I spoke at the annual conference of the Institute for Divorce Financial Analysts last week. They do some pretty intense work and need all of the self-care, groundedness, emotional stability, and clarity they can get. One way to work toward those qualities is the Focused Attention practice. Here's one I did recently. It's under 7 minutes and tells you everything you need to know to get started, and includes a few minutes of practice.
It's not just financial planners who need all they help they can get; we all do! And preventing exhaustion and burnout involves learning how to say No, as well as learning how to increase your own inner resources.
Mindfulness develops resilience and adaptability. It bolsters your inner resources so you're prepared to meet whatever life throws at you. It's not like a light switch that you just flip; it takes practice. And the practice doesn't stop! That's why they call it a practice. Practice makes progress.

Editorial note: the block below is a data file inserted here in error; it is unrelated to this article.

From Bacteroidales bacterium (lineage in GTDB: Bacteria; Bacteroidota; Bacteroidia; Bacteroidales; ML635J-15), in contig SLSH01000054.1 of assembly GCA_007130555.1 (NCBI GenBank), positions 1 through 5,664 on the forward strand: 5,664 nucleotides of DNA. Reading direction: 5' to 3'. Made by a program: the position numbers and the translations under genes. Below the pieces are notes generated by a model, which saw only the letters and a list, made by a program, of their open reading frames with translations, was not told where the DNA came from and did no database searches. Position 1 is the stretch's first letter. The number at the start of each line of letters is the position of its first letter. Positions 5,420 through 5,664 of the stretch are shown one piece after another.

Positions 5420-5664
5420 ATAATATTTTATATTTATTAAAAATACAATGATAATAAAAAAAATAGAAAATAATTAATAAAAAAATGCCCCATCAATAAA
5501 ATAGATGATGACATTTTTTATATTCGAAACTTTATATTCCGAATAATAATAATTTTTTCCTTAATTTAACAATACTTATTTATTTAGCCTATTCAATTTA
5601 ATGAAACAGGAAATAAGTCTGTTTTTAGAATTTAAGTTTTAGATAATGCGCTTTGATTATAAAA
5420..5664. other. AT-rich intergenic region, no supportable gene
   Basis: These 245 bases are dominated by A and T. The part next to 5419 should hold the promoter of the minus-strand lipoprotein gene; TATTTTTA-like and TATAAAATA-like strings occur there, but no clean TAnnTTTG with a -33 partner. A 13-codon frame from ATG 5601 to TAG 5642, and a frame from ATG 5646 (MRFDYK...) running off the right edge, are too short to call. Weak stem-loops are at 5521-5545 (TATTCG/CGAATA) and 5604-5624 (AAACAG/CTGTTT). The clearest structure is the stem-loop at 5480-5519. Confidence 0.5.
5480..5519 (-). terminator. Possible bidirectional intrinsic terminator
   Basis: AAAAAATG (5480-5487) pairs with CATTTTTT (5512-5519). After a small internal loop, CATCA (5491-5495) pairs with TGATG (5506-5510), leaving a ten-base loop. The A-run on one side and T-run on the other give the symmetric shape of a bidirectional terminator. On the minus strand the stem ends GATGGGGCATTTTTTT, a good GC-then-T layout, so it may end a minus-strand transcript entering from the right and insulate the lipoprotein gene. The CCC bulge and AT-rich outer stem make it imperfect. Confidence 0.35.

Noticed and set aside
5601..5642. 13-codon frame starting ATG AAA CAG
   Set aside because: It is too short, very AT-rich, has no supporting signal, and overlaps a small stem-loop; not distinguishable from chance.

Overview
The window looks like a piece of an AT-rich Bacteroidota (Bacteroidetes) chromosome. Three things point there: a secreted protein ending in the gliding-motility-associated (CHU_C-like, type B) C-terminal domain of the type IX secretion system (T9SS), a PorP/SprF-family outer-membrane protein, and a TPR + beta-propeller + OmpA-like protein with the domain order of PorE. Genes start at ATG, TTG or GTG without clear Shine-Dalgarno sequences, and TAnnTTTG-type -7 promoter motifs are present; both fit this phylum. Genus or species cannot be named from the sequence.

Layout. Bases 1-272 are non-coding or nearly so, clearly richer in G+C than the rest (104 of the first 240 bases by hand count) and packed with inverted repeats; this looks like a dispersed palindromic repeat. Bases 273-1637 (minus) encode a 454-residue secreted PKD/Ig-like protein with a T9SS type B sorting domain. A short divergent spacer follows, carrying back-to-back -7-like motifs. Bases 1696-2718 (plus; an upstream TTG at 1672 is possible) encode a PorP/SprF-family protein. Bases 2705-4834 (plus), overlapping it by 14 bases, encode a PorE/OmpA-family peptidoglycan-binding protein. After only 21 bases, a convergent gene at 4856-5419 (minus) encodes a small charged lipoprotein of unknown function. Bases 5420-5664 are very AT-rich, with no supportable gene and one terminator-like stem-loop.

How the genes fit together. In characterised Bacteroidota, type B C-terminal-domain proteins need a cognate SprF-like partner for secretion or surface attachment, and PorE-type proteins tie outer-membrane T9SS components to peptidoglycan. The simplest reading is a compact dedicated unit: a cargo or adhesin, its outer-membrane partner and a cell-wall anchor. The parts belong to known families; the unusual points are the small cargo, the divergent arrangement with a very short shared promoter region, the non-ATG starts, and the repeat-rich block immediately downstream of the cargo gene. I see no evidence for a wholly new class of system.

There's No Substitute for Practice, and Only Practice Counts As Practice
What the heck does that mean?
Books are great, but they're not practice. Knowledge is wonderful, but it's no substitute for practice. Knowing what you should do and what might happen is no substitute for sitting and being there for what actually happens.
It's not easy! But I promise you that waking up to and in your own life and learning how to meet it all more skillfully will be one of the best moves of your life. It's thankless, sometimes it costs money (although I make every effort to remove that obstacle), and it always takes time, but what you gain from greater insight into your own life is invaluable.
I have always been committed to making this crucial work accessible to all who are dedicated to it, in earnest. Please contact me at firstname.lastname@example.org if there's a class you want to take and you need a coupon in order to take it.
May you be at ease.